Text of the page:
Study Shows Probiotics May Improve Gut Health
Want a healthier gut? Probiotics may be the answer! Results of a new study show that daily probiotic supplementation may improve transit time and boost general gut health.
The researchers, based in Houston, included scientists from Accurate Clinical Research, Fonterra Research Centre, Danisco, and Sprim Advanced Life Services. The findings were published online June 13, 2011 ahead of the print version of the Scandinavian Journal of Gastroenterology.
The subject group included 100 men and women in good health with an average age of 44. Over the course of 14 days, the subjects consumed daily doses of Bifidobacterium lactis HN109 or a placebo.
The group was randomly split into three groups: high dose, low dose, and placebo. The high dose group received 17.2 billion colony forming units (CFU) and the low dose group received 1.8 billion CFU.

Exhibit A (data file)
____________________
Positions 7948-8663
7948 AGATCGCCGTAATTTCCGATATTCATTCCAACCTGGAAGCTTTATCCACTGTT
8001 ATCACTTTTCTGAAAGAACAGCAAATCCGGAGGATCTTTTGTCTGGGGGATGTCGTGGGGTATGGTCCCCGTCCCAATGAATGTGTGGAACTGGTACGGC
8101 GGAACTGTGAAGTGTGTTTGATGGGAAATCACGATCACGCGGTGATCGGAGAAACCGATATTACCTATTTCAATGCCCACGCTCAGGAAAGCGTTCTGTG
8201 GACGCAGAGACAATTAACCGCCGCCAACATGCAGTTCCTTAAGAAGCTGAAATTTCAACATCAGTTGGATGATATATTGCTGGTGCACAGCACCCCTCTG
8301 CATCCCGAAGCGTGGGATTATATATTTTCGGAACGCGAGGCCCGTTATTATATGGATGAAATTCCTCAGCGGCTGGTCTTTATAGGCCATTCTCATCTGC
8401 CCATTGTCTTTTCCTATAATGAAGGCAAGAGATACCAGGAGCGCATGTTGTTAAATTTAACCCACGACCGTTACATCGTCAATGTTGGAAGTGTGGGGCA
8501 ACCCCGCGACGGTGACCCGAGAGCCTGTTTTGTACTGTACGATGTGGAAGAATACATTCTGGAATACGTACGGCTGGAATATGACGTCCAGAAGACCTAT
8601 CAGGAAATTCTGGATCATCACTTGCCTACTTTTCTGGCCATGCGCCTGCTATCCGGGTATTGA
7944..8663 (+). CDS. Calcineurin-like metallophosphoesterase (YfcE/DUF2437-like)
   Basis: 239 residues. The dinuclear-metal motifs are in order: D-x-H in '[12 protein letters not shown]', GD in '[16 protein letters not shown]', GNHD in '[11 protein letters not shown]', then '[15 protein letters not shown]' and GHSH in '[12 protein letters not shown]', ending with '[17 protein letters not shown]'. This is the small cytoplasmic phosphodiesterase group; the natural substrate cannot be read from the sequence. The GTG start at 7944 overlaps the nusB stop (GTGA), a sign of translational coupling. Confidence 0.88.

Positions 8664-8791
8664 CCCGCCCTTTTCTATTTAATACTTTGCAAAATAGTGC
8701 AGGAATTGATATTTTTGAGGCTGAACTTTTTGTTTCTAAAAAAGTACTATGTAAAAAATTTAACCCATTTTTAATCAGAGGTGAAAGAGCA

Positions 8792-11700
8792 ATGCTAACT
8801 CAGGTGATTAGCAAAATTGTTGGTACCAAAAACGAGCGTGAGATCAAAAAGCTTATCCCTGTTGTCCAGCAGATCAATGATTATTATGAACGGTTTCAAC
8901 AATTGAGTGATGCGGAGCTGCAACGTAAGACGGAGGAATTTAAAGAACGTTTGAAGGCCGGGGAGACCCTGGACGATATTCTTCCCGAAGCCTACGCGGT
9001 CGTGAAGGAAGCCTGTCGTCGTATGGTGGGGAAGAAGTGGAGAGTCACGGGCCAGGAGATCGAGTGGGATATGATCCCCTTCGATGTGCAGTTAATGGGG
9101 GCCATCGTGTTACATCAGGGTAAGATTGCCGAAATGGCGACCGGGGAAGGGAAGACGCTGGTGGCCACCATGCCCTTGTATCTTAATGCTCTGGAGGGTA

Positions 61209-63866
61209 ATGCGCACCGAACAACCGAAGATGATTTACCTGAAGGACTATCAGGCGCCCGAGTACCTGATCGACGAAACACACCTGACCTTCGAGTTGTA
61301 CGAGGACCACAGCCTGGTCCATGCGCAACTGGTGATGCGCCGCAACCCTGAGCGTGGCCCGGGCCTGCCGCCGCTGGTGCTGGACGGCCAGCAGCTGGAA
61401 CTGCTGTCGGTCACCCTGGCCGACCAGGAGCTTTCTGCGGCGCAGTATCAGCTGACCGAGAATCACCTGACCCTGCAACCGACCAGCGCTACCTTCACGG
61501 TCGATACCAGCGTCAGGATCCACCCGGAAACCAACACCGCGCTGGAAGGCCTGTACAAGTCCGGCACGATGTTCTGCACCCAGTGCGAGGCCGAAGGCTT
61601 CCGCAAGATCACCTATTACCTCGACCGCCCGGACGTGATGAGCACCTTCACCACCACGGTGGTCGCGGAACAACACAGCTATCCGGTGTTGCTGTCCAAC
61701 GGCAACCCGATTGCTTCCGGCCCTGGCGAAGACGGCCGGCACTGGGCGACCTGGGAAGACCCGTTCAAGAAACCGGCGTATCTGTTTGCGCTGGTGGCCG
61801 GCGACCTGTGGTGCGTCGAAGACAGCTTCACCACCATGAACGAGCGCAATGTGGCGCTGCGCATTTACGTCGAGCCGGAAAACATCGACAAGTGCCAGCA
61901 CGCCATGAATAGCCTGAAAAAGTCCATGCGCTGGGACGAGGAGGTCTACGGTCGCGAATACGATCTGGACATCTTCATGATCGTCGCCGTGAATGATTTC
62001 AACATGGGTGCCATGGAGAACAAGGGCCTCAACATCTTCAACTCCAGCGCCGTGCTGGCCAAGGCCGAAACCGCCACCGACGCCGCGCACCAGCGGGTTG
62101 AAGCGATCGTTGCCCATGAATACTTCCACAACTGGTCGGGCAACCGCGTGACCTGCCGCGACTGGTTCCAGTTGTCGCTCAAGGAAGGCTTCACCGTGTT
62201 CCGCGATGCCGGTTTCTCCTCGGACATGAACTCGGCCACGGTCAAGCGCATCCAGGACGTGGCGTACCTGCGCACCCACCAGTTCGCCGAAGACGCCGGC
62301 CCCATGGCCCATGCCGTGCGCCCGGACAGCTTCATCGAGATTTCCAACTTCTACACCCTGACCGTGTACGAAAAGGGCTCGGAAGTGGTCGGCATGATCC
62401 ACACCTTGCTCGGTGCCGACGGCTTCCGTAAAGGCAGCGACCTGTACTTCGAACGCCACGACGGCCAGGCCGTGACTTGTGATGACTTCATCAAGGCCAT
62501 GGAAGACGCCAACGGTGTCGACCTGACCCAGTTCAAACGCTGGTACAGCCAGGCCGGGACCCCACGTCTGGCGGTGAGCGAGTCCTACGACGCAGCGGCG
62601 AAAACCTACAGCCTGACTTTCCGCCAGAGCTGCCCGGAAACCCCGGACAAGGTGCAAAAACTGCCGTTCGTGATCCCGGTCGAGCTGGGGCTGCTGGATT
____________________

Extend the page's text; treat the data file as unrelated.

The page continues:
While the placebo group showed improvements in diarrhea and constipation, only the groups receiving the probiotics showed improvements in whole gut transit time: 33 percent improvement for the high dose group and 25 percent improvement for the low dose group.
Additionally, the probiotic groups showed improvement in other symptoms of gastrointestinal functioning such as nausea, vomiting, abdominal pain, and flatulence.
Whole gut transit time is the time that food takes to pass through the entire digestive system. Lowering of the transit time can produce beneficial reductions in the risk of potential colo-rectal conditions.
According to the researchers, there are several possibilities for the positive results of the probiotics, including increasing fecal bacterial mass, stimulation of cholecystokinin (a hormone responsible for digesting fat and protein), and breakdown of bile salts to stimulate colonic motility and excretion.
Bifidobacterium lactis is a common probiotic found in supplement form. When purchasing a probiotic supplement, please make sure it contains several probiotic strains and is packaged to block light, air, and moisture, which can easily kill probiotics.